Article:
Dutch pension investor APG Asset Management has written to the South Korean government warning that its failure to scrap planned coal plants constitutes a “significant risk factor” to its Korean investments. Park Yoo-kyung, APG’s Head of Responsible Investment and Governance for Asia Pacific, sent the letter to the co-chairs of the Commission on 2050 Carbon Neutrality – one of whom is the South Korean Prime Minister – warning that “in the face of the climate crisis, coal-fired power plants will inevitably plague the Korean economy and the future of mankind […] Korea’s greenhouse gas emissions will pose a significant burden on not only the private-sector participants but also other domestic businesses in the export-driven country”. In February, the asset manager divested from Korea Electric Power Corp after it was unable to convince the majority government-owned company to halt planned coal plants in Indonesia and Vietnam.
Climate Action 100+ investors have set out their expectations for the decarbonisation of the steel industry, in the investor group’s latest global sector strategy. The strategy, published by the Institutional Investor Group on Climate Change, one of the CA100+ founding networks, outlines priority actions for individual firms, the sector as a whole and investors, including setting short-, mid- and long-term targets and investigating the feasibility of emerging technologies such as hydrogen-based steel production and carbon capture. CA100+ plans to release sector strategies for a number of other target sectors in the coming months.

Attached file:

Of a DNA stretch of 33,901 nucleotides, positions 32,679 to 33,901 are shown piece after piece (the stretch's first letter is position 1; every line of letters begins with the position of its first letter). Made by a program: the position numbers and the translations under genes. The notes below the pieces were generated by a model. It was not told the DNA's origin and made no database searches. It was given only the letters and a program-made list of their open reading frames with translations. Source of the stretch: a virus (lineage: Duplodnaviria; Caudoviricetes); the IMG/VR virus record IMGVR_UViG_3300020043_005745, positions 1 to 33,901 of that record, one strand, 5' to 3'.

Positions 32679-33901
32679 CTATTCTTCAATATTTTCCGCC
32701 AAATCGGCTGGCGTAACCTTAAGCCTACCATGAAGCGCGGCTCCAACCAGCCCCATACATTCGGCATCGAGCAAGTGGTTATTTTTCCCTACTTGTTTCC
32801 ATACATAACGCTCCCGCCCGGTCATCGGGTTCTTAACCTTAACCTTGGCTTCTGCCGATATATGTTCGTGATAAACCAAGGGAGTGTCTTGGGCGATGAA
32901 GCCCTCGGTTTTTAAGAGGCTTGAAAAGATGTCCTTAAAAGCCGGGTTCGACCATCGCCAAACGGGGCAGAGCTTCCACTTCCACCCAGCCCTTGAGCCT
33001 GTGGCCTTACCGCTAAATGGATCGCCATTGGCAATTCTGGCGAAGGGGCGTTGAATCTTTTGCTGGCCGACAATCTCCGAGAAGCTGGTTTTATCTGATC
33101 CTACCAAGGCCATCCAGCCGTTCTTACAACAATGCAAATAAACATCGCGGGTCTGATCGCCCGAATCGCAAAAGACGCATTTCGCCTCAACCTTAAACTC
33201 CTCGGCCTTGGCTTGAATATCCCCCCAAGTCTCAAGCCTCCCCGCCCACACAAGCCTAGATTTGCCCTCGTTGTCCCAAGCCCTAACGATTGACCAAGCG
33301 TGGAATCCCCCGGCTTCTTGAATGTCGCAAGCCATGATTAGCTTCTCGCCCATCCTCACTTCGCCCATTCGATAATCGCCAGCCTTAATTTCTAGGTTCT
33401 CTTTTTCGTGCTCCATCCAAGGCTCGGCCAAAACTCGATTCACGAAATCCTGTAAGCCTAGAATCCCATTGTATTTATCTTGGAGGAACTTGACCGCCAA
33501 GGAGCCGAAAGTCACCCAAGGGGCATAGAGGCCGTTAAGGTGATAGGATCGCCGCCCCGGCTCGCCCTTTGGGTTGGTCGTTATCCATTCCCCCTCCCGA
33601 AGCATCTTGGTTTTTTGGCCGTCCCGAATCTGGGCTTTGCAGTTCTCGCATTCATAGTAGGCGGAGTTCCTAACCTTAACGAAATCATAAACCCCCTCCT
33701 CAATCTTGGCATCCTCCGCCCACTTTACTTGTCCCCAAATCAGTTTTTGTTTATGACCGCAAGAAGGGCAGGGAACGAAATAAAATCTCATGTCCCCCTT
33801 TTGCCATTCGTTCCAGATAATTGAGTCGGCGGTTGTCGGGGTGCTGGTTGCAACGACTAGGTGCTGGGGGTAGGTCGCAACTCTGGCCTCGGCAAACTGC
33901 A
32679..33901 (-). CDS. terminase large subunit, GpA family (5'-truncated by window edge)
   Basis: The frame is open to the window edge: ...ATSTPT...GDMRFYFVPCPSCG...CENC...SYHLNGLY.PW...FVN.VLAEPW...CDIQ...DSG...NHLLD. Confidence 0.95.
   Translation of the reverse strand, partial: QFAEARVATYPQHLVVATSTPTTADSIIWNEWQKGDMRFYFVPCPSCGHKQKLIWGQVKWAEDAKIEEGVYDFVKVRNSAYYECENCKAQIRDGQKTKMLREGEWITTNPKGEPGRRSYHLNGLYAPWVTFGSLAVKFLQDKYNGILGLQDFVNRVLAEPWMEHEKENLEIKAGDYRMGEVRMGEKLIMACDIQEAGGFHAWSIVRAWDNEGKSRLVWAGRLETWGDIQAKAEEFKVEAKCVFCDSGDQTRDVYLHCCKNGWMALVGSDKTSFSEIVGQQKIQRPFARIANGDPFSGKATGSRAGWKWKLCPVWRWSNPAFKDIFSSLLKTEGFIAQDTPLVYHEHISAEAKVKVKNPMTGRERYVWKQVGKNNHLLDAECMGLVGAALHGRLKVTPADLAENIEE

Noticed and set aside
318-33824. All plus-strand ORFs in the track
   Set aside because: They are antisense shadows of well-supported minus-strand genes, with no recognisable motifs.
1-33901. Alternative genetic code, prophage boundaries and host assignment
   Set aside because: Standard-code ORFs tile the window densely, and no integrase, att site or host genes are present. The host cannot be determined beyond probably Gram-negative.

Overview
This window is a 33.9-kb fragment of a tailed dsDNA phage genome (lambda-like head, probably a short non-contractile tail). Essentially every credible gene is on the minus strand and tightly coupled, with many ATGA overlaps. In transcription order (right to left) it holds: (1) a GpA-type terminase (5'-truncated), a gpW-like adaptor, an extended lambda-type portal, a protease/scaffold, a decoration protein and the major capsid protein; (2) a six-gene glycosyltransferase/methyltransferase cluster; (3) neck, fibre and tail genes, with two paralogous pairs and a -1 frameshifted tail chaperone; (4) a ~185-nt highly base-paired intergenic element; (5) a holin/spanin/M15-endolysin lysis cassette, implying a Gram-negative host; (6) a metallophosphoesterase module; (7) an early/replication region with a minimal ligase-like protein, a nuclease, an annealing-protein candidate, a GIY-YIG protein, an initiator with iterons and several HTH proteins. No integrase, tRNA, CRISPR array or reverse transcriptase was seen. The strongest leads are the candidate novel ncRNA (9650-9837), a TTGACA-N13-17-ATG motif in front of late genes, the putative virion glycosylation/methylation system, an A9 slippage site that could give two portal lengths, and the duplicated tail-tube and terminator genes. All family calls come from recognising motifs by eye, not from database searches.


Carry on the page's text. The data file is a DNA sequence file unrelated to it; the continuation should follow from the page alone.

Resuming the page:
ESG risks were cited in 72% of Moody’s public sector rating actions in 2020, the credit ratings agency has said – a significant increase on 48% in 2019. In the almost 5,600 public sector rating actions carried out by Moody’s, social risk was the most common factor mentioned, appearing in 57% of ratings, followed by governance at 43% and environment at 5%. In a separate report, Moody’s said a third of emerging-market sovereigns, including Egypt, Pakistan and Jordan, faced water management risk, and that sovereigns with weaker institutional capacity to manage this risk will face mounting credit pressure.
US firms are increasingly reporting on climate change, with 59% of companies increasing their disclosure since the SEC issued guidance in 2010, according to a new survey from the US Chamber of Commerce. While 63% of surveyed firms were “communicating with their shareholders regarding the evolving risk of climate change”, and 46% had stepped up their reporting after shareholder engagement, firms were still wary of mandatory disclosures. Almost three quarters supported phasing in mandatory disclosures, with 84% supporting a flexible approach, and saying that SEC rules should reflect differences in industries.
ISS has launched a survey of climate-related policies among institutional investors, which it says will be used to inform its voting policy on climate issues. The survey closes on 20 August.
Derivatives marketplace CME Group has launched Nature-Based Global Emissions Offset futures built around eligible voluntary offsets from agriculture, forestry and other land use projects, as well as Climate, Community, and Biodiversity accreditation. Since the start of August, 1,315 total contracts have traded and 10 firms have participated, including Andurand Capital Management, Hartree Partners, Macquarie Group and Vitol.